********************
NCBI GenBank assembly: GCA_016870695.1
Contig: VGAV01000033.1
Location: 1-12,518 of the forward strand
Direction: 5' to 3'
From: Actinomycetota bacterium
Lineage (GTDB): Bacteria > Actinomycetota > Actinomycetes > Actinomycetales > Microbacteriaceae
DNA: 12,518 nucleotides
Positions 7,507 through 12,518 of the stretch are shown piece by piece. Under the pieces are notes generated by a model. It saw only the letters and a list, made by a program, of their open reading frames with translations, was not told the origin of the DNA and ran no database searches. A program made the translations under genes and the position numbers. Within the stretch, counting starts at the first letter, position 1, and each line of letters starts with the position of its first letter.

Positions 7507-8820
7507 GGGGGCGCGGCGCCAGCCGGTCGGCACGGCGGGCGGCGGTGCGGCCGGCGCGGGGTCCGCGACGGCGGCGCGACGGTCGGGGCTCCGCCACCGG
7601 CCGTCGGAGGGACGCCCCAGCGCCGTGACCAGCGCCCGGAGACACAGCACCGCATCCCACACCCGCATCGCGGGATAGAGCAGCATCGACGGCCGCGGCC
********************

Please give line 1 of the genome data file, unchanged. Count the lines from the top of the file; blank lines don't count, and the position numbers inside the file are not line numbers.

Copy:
NCBI GenBank assembly: GCA_016870695.1